When I found out about flex-grow, I made a simple demo to find out what it did and how it worked.
I thought I got everything figured out, but when I tried it on a website a colleague has recently made, …

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Click SVG Element to Focus (and Style)

A reader writes in:

Is there anything on your site that shows me how to make an SVG clickable using CSS? As in, I have an SVG and I click on part of it and it should reveal an outline on that part of the element? I have a telephone interview Tuesday for a job as a remote SVG Illustrator and I don't want to look like a turkey.…

The Website Obesity Crisis

Maciej Ceglowski’s latest talk is all about front-end performance, the advertising bubble and surveillance on the web. It’s interesting that he argues how each of these separate problems are really interrelated issues that ultimately damages how the web is built.…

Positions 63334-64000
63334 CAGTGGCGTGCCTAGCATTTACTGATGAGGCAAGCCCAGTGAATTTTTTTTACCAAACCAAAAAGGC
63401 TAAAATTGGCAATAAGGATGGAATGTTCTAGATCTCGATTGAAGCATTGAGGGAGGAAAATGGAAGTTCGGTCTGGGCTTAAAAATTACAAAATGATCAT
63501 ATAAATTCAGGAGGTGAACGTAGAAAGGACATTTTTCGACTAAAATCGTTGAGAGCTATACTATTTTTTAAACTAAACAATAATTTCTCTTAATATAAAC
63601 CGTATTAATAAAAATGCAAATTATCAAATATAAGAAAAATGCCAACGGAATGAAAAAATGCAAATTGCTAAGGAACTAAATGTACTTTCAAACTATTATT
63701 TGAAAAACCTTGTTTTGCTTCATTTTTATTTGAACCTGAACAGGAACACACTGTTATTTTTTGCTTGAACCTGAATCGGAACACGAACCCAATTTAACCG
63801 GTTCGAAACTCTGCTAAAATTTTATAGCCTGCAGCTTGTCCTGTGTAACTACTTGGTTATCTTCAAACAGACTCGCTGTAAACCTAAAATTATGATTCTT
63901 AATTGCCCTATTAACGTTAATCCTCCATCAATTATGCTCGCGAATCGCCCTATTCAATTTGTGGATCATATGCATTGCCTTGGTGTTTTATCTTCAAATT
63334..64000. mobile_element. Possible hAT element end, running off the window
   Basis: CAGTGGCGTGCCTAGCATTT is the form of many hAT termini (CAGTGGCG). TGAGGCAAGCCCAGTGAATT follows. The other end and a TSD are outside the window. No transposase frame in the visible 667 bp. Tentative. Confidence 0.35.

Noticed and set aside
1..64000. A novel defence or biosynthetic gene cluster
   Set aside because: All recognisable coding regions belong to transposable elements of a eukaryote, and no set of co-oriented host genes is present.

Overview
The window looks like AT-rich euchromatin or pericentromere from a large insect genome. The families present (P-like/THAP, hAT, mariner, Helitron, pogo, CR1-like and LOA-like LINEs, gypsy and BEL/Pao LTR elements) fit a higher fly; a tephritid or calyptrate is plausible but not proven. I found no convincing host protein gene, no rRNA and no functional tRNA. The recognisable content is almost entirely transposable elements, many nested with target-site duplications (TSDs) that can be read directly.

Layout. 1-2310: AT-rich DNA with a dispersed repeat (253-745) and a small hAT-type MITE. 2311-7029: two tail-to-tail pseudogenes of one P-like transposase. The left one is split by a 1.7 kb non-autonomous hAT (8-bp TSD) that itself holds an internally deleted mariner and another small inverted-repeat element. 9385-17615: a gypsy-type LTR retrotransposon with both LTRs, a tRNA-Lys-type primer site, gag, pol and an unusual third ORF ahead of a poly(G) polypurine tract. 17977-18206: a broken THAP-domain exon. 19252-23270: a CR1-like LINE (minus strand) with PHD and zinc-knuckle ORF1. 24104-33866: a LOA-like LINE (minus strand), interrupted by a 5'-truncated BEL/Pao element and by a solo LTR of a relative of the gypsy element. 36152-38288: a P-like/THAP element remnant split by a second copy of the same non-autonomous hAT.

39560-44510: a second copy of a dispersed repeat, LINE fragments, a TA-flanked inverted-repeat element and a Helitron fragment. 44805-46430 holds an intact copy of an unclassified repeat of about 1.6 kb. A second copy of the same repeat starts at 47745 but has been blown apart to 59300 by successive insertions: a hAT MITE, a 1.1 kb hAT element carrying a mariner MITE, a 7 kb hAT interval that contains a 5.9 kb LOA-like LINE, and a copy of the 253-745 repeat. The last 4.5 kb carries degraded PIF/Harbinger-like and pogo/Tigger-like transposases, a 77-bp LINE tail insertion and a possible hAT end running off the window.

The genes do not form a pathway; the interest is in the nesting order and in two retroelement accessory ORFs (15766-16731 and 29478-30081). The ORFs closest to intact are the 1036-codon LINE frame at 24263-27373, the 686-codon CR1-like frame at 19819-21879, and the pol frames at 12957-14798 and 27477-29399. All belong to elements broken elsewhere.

Sponsor: Christmas Came Early (Take 20% Off Top Design Resources at Creative Market)

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New Poll: “front” “end” ughck.

I don't think it causes confusion, but there doesn't seem to be any consensus on how we write out the word front end. I had to make a choice right there. My preferred style, for now, is just that: front end. But I figured it would be a fun and potentially interesting poll to see what everyone thinks. Voting in the widget in the sidebar (large screen) or somewhere-down-there (small screen).…

TypeKit Starts Using Native Font Loading API

Typekit has updated the WebFont Loader project with support for the new CSS font loading API:

Before the introduction of the native API, we detected font loading by inserting test elements in the page. These elements were regularly polled for width to see if the font had loaded. This process is very expensive because it triggers a page wide style reflow each time the elements are checked. Using the native API, we can bypass this process completely, which results …

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Poll Results on Performance Culture

Our latest poll asked:

What's the web performance situation on your main project?